Archive for Author 'Charly Baumann', only excerpts shown, click title for full entry.
by Jonathan Clay
For the first time in book form one of the UK’s best-known Transport Artists is showing his work, as well as explaining his method, to a wider audience.
by William H. Miller
From the grand ships of the storied lines to mail boats bound for Africa this little book offers a good, basic, nicely illustrated introduction to the topic.
by Yasutoshi Ikuta
Relive an exuberant period in American auto history through ads that are as flamboyant as the cars.
by Bob Woodling and Taras Chayka
The story of the first truly successful seaplane is here told against the backdrop of the all-important human factor: how people find each other, work together, and make the sum greater than its parts.
by Jock Heron
This autobiographical memoir by a career RAF pilot who also worked with and then for aero engine maker Rolls-Royce sheds light on man facets of active-duty flying, engineering/admin, and procurement.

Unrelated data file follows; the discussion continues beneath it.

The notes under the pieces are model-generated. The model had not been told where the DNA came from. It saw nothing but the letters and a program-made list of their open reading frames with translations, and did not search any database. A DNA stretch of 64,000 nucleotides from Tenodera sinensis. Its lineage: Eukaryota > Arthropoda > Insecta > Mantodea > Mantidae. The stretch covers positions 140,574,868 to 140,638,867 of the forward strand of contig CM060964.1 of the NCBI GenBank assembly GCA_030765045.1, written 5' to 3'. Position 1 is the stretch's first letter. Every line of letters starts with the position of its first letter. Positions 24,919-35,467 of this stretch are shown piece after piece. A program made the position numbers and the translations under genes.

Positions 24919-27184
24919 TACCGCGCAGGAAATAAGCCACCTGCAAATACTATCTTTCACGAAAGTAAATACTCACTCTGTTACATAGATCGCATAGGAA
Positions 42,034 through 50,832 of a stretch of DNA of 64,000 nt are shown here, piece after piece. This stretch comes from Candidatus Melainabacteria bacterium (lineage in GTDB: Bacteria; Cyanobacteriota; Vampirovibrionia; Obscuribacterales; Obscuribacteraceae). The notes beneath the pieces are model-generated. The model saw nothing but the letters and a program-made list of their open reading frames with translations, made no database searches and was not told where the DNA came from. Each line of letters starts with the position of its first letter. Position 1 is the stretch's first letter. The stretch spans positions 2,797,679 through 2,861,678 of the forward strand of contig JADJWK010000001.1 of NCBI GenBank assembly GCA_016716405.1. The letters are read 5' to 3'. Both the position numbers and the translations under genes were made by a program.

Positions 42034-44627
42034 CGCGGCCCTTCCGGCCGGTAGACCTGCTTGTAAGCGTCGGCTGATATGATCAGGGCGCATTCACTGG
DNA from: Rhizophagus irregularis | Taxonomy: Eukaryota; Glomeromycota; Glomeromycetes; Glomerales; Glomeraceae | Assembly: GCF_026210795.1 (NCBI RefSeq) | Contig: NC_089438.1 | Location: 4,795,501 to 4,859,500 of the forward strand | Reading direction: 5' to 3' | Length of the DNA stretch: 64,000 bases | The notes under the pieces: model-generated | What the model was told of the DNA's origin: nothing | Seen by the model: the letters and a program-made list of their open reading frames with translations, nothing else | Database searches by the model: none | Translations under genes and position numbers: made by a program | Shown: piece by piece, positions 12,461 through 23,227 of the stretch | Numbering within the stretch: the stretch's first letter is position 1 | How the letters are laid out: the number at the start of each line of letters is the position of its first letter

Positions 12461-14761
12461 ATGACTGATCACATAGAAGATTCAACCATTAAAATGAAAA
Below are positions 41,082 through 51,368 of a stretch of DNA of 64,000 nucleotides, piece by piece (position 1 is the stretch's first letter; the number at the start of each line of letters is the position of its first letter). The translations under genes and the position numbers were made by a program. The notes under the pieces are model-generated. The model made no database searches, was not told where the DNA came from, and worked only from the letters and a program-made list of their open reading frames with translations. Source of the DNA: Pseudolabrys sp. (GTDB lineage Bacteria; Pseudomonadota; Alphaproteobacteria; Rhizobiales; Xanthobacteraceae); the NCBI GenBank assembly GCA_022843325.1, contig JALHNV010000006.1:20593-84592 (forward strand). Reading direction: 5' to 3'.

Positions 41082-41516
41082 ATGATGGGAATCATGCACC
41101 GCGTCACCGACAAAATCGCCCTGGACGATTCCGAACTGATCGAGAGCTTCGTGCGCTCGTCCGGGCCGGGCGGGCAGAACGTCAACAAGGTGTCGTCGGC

by Marek Ryś
A high-level survey of all Marks of the famous British WW II fighter that was the RAF’s first-ever monoplane. Specifically aimed at scale modelers and anyone who wants a quick but solid synopsis.
by Artur Juszczak
The P-51D was the definitive version of the Mustang P-51D and the primary USAAF fighter in Europe. Tons of kit models exist and if you want to customize them, this is your book.
by Philip Kaplan
Splendidly illustrated with not only aircraft “stuff,” this book takes a sometimes nostalgic and always sympathetic look at two dozen big birds.
by Christian Suhr
If you like busses, you’ll want to know about Ikarus from Hungary and this is about the only book to do the job. From China to Canada, you may have ridden in one and not even known it!
by Ryan Brutt
Turn off reality TV and go find your own car! They’re out there, and Ryan “The Automotive Archaeologist” Brutt will show you what he—and you—can find.
by Kev Darling
Many of the aircraft in this book may not be terribly well known but without them the planes that we do know would probably have not come about. In other words, trial by error.
by Jim Blake
Is an interest in buses a “purely British phenomenon”? The author doesn’t think so—and offers piles of photos to show us what we might be missing.